I ( ϕ , n ) = A exp { 1 σ ϕ 0 cos ϕ S [ cos ( ϕ + ϕ S ) cos ϕ S + ϕ sin ϕ S n k ( cos ( n ϕ ) 1 ) ] } A exp [ ( 1 k n cos ϕ S ) ϕ 2 σ ϕ 0 ]
The final expression is obtained by a Taylor expansion of the trigonometric functions around the bunch center; the profile, therefore, results in a more simple Gaussian form. With the parameters used for the evaluation of Figure 2 in terms of phase difference and amplitude ratio, we display in Figure 3 the bunch profile for the fundamental harmonic only and for the simultaneous presence of the third or fifth harmonics. It is clear that the higher the harmonics content, the shorter the bunch will be at the cavity exit, due to the increased steepness of the resultant field around the reference electron.

5. FEL as a THz Radiator

In order to design an FEL operating at THz frequencies, simulation software that is capable of evaluating several of the characteristics of FEL sources has been developed. This code makes use of the electric field generated inside the double-frequency cavity, which is used as a phase-matching device, as described in the previous paragraph. The simulation considers an FEL device based on the main parameters reported in Table 1. The electrons generated and accelerated by a Linac are injected into the two-frequency cavity that is fed with the fundamental (3 GHz) and fifth harmonic and that is set, according to Table 1, in order to distribute the electrons according to Equation (6).
The simulation reported in Figure 4 shows the electron distribution in the longitudinal phase space at the cavity exit. During the transport toward the magnetic undulator, the particles continue to bunch due to ballistic effects; therefore, the peak current continues to increase. We have previously seen that the electron should enter the wiggler with the ideal distribution in the phase space to reduce the negative interference in order to enhance the extraction efficiency during its passage in the interaction region. To do so, a variable free propagation space may be considered a further optimization tool.
To clearly understand the effects of the drift space, we have analyzed the modification of the output power spectrum, averaged over the macropulse, during the propagation in a drift space, between the end of the two-frequency cavity and the undulator entrance, over a range of 36 cm. Analyzing Figure 5 (column (a)), we can observe that degradation occurs starting from about 7–8 cm from the cavity exit, and that at the end of the drift, it is quite significant. This phenomenon can also be observed by analyzing the single radiation peak pulse and the associated electric field burst; a reduction in the power of about 50%, in the worst situation, is expected (see Figure 5 column (b)). An optimization can be performed acting on the parameters of the two-frequency cavity, such as the voltage on the fundamental and its harmonic, or their relative phase, in order to reduce the rotation in the phase space and let the ballistic propagation complete such rotation and realize the ideal phase-matching distribution. After the proper optimization, we obtain a spectrum that ranges from 0.5 to 1.5 THz with an integrated power over the macropulse duration and over the total spectral bandwidth, of about 90 kW (see Figure 6). It is very important to stress that with this device, due to the RF properties of the accelerator, which are expressed also by Equations (3)–(5), it is possible to isolate the single harmonic with an interferometer, for instance, still having an average power for the single frequency of the order of hundreds of watts. This is not possible with conventional THz sources. Moreover, another interesting result is that the single frequency, being a harmonic of the RF, has a temporal structure equal to that of the RF macropulse. In addition, we have to refer to the RF macropulse for its temporal coherence, which for conventional magnetrons and klystrons is usually quite good. On the other hand, if we look at the whole bandwidth, the temporal structure is the well-known train of microbunches separated by the RF period.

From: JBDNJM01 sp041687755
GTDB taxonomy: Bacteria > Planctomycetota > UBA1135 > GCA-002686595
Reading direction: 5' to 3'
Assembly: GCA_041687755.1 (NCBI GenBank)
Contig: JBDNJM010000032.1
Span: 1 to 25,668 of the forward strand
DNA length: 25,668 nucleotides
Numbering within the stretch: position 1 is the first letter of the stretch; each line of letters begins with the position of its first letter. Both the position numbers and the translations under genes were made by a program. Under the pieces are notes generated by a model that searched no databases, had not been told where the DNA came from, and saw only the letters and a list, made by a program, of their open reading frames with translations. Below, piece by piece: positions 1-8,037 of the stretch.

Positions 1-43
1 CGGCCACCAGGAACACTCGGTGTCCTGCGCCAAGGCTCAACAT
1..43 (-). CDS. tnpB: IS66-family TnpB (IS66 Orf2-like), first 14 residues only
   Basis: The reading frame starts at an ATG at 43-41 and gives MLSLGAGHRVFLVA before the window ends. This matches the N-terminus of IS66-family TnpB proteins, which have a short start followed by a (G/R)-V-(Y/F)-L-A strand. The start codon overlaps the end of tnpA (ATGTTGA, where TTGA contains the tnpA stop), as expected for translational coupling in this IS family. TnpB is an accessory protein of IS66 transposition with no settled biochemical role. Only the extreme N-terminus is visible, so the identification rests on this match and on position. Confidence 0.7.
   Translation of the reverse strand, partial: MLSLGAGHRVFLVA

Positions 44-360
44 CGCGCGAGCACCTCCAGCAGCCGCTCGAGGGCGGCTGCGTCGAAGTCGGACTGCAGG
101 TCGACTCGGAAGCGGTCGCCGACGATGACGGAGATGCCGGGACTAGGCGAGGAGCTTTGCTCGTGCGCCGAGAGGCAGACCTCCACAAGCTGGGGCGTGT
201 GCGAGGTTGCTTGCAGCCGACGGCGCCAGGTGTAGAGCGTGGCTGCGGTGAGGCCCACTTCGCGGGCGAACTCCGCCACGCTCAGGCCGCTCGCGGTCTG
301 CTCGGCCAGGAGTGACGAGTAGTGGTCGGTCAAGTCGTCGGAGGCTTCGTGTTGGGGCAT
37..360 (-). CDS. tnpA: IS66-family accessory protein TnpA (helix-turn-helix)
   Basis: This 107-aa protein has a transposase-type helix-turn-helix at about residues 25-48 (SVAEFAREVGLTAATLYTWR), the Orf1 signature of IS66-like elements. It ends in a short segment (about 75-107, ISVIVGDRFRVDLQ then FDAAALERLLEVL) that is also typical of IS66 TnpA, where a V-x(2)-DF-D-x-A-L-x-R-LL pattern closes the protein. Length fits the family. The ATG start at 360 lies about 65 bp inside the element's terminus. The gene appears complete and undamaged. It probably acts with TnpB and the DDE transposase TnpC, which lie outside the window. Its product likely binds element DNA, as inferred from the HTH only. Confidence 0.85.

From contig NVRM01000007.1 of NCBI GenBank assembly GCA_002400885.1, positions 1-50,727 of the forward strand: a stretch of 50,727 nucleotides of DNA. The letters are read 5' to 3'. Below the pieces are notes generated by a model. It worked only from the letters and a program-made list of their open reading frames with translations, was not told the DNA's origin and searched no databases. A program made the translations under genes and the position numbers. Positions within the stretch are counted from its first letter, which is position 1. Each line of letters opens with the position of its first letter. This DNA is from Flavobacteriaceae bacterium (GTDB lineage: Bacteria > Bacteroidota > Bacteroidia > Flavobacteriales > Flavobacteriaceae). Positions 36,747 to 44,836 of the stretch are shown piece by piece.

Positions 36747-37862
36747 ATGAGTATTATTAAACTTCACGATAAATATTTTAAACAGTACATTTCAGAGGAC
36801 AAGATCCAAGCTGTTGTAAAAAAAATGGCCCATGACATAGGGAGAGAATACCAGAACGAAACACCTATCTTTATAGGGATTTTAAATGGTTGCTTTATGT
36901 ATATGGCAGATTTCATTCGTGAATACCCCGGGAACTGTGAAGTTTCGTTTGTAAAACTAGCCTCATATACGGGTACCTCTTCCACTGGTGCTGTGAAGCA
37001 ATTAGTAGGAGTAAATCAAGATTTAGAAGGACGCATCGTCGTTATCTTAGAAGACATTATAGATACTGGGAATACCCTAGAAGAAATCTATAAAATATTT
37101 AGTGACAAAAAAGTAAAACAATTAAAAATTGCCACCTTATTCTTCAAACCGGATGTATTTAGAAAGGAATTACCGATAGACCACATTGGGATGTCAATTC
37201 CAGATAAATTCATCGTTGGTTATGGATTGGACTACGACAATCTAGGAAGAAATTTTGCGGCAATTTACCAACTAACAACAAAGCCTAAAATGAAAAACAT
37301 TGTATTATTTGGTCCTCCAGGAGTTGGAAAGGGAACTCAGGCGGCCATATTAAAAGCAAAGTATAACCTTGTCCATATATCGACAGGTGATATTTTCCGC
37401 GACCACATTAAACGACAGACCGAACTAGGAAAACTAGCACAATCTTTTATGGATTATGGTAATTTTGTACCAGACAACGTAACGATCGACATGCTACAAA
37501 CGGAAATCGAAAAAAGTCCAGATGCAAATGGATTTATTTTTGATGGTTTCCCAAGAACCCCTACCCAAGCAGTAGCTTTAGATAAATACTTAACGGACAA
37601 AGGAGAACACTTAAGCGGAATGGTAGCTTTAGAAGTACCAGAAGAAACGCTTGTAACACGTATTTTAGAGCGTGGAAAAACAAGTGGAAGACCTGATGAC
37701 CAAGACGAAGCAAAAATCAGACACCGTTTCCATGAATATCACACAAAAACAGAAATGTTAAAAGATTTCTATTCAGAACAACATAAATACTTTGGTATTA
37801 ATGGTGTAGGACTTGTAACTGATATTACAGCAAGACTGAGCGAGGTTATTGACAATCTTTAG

In conclusion, an FEL THz radiator can operate as a natural “frequency-comb” emitter or a single-frequency emitter; therefore, it can be considered as a convenient, flexible, and powerful source for the generation of coherent radiation in the THz spectral region.

6. Energy Recovery